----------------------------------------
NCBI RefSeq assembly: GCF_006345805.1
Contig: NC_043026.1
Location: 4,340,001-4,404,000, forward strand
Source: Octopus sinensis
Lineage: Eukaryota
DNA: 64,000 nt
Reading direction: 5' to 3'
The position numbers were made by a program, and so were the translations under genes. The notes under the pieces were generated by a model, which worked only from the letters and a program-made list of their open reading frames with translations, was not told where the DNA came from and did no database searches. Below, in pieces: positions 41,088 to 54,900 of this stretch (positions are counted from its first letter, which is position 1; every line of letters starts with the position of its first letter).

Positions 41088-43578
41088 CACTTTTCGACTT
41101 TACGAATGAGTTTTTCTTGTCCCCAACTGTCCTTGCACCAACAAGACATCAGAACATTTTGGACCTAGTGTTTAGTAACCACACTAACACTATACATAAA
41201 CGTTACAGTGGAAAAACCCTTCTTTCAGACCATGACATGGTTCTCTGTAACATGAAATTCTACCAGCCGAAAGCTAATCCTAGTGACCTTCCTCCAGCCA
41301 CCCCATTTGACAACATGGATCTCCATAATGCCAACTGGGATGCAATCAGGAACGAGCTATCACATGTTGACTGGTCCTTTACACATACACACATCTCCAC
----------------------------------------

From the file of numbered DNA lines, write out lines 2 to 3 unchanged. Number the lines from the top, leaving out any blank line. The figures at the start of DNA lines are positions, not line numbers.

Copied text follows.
Contig: NC_043026.1
Location: 4,340,001-4,404,000, forward strand